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Posted: 11:22 p.m. Sunday, Jan. 12, 2014

WHAT I DID ON MY WINTER VACATION (Or was it Summer? Dang, this is confusing) 

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By Neal Boortz

Yeah .. I’m back home  Sunny Naples.  This time last week I was still in Antarctica on The National Geographic Explorer getting ready to head back north across The Drake for Ushuaia, Argentina, the world’s southernmost port. 

            Last week I posted some notes about an amazing day spent romping on 3 to 4 foot sea ice on top of 1,900 feet of water south of the Antarctic Circle.  The response from that posting was amazing.  Apparently there are a lot of people who are as intrigued as I was by our highest, driest and windiest continent.  Many readers asked for more … so here you go.  I actually kept somewhat of a journal addressed to my granddaughter while I was on this trip, so I’ll refer to those notes to try to give you a better idea of what this amazing experience was like.

            First .. a bit about the ship.  There are quite a few companies that offer cruises and trips into Antarctica.  The choice for me came down to two.  It was either going to be Abercrombie & Kent’s Le Boreal or Linblad Expeditions’ National Geographic Explorer.  No doubt, the Le Boreal is larger and more luxurious.  I chose Linblad Expeditions though because of the smaller size, fewer passengers, and the fact that this trip is truly engaged in Antarctic research even while carrying cruise passengers for a tour of this fantastic region.  We had John Evans, the first man to scale Mt. Vinson, Antarctica’s highest peak; Carsten Peter, a National Geographic photographer, and at least 11 other naturalists experienced in Antarctic geography, wildlife, diving and photography.  All of these people were constantly conducting seminars and giving lectures.  It was not only a visually and physically stimulating trip, but tremendously informative as well.  By far my favorite was a character named Dennis Cornejo.  He was the undersea specialist who would make daily dives with an HD camera, or send a remote controlled camera under the ice to take spectacular pictures.  He would then narrate these videos every evening during out “recap” of the day’s activities .. and those narrations would not only be informative, they would be so side-splittingly hilarious that people would have tears in their eyes.  Click here for a link to one of Dennis’ videos – though unfortunately it is not narrated.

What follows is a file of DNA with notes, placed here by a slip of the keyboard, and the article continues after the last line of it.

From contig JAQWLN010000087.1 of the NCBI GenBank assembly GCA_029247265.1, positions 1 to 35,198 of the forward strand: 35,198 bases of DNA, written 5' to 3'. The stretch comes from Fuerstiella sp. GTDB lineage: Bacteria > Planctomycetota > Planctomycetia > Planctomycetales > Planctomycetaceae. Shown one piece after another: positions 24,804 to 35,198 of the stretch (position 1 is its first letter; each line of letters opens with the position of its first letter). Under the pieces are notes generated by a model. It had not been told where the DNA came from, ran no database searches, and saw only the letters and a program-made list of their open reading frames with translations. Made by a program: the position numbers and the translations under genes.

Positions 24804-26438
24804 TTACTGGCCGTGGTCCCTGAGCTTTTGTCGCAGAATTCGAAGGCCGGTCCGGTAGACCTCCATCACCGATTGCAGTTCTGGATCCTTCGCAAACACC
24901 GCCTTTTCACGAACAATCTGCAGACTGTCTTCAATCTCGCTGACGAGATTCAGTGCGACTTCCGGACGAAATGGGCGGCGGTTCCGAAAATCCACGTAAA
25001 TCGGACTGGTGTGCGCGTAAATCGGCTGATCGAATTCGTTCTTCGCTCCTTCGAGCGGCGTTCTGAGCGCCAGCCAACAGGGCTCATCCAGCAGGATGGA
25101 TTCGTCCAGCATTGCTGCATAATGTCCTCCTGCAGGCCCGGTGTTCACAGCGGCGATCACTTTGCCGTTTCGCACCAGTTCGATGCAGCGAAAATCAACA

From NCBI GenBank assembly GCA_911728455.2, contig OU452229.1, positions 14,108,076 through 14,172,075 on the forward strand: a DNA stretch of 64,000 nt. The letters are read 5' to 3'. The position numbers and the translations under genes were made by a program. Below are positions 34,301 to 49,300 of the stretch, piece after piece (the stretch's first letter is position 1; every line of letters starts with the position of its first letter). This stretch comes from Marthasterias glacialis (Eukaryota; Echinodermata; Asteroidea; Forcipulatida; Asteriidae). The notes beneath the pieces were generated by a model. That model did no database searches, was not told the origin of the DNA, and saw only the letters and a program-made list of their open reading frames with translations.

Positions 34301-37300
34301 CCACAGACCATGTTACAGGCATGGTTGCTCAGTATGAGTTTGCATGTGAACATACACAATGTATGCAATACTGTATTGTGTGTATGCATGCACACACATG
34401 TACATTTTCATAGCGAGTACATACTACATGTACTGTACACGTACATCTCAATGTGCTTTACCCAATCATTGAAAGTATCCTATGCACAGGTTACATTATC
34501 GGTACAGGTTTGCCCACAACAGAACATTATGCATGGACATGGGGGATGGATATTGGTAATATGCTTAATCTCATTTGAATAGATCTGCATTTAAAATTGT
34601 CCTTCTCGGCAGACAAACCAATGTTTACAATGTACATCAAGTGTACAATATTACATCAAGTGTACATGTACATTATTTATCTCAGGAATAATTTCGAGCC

Now we get in the wayback machine and go to Sunday afternoon, January 5, we’re heading up the Gerlache Strait off the Antarctic peninsula headed north toward the South Shetland Islands.  We’re on the way, as I said, to Ushuaia.    At  about 12:30 we are supposed to drop off a researcher.  It’s the guy who does those “critter cam” videos for National Geographic specials.  He’s going to epoxy some cameras to Leopard Seals so that we can watch them gobbling penguins under the ice.  Wonderful.  They’re not sure they can drop him off, however.  It’s open sea out there, and it may be too rough.  The real concern is that they have to bring the ship to a stop to put him in a Zodiac and get him to shore.  During that time the ship will be bobbing like a cork in the heavy seas and the passengers will be bobbing in front of their porcelain appliances getting rid of some of that cruise weight.  That’s a lot of really unhappy passengers just before tip collecting time.